Saturday, 1 September 2012


China Miéville would appear to have a thing for trains and ships.

The evidence is clear, m'lud. Iron Council had an eponymous train that gave New Crobuzon hope against the totalitarian regime in power there. It wasn't a bit-part player. It formed the crux of the whole novel. And then there's Iron Council's predecessor in Bas-Lag, The Scar. The floating city, Armada, gave us a memorable setting made up of thousands of lashed-together ships. Like the Iron Council, Armada was a hotbed of political scheming and misdirection all based around a mode of transportation.

And Railsea combines the two.

In Railsea, trains are talked about in nautical terms. It's a world without oceans, but with a rich and varied world. We have the railsea itself, an inhospitable land punctuated by habitable islands, where burrowing megafauna dominate and humans need to travel the rails of the railsea to get from place to place. Sham Yes ap Soorap is a doctor's assistant aboard the Medes, a moletrain that goes to railsea to hunt the megafauna. And what follows from the blockbuster opening is an old-fashioned sea adventure story, complete with pirates, mythology, wild battles with impossible creatures... and a distinct lack of water.

I like China Miéville. Most people will already have twigged that. In the last two years I've read all the Bas-Lag novels, plus The City and the City and Embassytown. None of them has been a let-down; all of them have been phenomenal read, and all for different reasons. In its style and scope, Railsea has most in common with Bas-Lag - the grotesque beauty of another world eerily close to our own will be familiar to most of the initiated. Throw in an epic adventure where the little man takes centre stage and it becomes a must-read for Bas-Lag fans. It may not be in the same world, but there's a steampunk feel, as well as there being something a little 'off' about the setting.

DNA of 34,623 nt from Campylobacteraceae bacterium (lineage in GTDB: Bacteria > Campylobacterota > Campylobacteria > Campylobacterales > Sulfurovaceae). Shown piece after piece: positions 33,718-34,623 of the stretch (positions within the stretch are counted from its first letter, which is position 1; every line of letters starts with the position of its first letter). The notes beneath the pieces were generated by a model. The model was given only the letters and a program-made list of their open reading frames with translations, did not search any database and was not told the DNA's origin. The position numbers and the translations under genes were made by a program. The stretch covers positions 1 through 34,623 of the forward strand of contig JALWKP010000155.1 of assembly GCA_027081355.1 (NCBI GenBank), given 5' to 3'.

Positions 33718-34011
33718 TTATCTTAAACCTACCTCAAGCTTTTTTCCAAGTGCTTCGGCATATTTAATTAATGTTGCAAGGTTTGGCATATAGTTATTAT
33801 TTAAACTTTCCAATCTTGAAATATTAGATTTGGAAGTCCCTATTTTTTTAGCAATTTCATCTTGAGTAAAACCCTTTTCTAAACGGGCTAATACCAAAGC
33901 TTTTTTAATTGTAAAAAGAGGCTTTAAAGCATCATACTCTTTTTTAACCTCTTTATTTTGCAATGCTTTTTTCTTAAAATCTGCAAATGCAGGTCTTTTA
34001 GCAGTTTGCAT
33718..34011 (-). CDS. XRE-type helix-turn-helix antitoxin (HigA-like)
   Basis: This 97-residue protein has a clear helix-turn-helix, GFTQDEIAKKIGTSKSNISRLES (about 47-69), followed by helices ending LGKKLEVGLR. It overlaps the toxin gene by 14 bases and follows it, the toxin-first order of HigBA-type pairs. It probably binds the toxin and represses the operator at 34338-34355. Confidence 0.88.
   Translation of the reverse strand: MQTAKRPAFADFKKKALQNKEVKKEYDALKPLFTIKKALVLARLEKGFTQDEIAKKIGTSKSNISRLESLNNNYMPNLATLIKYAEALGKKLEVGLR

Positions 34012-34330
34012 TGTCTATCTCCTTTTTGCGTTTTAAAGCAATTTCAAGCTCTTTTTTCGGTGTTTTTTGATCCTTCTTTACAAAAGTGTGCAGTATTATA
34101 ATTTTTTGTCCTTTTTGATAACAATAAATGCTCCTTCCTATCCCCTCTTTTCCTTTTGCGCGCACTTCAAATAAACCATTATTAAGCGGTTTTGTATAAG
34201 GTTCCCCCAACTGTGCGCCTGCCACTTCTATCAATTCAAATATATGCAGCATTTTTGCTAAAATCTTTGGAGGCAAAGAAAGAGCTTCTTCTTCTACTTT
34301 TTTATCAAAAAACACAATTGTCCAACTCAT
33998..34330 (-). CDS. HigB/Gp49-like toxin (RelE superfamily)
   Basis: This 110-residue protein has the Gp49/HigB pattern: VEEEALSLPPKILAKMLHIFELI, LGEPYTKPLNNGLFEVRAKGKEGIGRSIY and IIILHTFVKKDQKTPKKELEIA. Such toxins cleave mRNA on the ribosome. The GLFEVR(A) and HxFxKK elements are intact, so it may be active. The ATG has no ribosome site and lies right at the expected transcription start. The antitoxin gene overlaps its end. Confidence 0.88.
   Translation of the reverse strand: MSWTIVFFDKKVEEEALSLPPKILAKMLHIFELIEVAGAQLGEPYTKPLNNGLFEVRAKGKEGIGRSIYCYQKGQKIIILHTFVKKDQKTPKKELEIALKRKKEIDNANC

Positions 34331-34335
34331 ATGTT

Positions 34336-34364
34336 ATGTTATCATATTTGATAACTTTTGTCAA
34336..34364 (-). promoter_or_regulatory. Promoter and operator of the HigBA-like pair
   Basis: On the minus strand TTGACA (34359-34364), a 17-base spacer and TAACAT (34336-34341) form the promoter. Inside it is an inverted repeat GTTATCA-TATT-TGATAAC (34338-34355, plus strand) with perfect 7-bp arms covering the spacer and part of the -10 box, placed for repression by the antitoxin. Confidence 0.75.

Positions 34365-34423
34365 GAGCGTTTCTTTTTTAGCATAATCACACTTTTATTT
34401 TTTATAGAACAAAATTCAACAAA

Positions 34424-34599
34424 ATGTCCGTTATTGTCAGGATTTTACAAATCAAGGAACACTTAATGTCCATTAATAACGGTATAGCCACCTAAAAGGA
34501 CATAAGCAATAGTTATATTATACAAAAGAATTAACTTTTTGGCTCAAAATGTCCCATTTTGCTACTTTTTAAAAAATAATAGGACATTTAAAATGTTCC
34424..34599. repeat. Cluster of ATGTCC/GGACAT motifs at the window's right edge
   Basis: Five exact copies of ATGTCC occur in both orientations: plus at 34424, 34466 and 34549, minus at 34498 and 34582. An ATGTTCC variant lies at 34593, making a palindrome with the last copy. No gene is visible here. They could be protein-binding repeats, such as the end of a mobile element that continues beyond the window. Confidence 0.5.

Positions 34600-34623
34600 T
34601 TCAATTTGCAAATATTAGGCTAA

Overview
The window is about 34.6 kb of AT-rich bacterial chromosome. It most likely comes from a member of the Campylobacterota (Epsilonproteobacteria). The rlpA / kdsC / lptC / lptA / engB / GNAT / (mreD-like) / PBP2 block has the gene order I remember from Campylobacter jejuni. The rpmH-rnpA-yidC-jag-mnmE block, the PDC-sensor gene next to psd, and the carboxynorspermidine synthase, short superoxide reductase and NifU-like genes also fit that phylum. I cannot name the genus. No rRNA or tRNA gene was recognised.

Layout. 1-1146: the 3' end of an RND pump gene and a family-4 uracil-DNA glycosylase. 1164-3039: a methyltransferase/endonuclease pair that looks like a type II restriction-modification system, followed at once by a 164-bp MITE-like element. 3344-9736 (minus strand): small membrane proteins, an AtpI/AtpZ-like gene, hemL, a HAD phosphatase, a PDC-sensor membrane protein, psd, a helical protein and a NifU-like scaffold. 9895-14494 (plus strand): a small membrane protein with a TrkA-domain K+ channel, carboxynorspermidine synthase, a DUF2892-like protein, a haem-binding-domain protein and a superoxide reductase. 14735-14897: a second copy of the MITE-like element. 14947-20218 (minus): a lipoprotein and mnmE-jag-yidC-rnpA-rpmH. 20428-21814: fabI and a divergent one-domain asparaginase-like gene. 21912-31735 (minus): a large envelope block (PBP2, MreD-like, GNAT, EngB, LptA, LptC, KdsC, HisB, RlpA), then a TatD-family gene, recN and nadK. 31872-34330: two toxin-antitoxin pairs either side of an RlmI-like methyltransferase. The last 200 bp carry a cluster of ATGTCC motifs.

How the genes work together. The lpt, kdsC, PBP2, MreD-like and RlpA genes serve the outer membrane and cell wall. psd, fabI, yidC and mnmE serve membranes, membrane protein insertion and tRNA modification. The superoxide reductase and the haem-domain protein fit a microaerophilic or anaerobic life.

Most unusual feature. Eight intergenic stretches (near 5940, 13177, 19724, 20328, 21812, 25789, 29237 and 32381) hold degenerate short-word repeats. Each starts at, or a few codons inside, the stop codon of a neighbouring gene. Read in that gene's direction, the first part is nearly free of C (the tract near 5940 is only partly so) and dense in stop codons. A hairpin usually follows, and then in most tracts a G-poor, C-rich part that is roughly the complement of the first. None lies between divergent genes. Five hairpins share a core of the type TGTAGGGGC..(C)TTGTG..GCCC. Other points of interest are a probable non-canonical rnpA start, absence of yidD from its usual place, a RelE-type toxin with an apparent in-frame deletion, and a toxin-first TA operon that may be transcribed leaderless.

Being for younger readers, all aspects of Miéville's usually verbose vocabulary are pared down. It's still a little spicy for the really young 'uns, and I think most readers under a certain age would still be daunted by the complexity of Miéville's prose, but as a stepping stone to his adult work I can't see a better option. Older readers will still love it, and I know that I will thoroughly recommend it to anyone who asks.

There's plenty I could say about the literary influences behind it - such as Moby Dick and Robinson Crusoe - but in truth you don't need to know about them to enjoy the book. It's just an added literary Easter egg.

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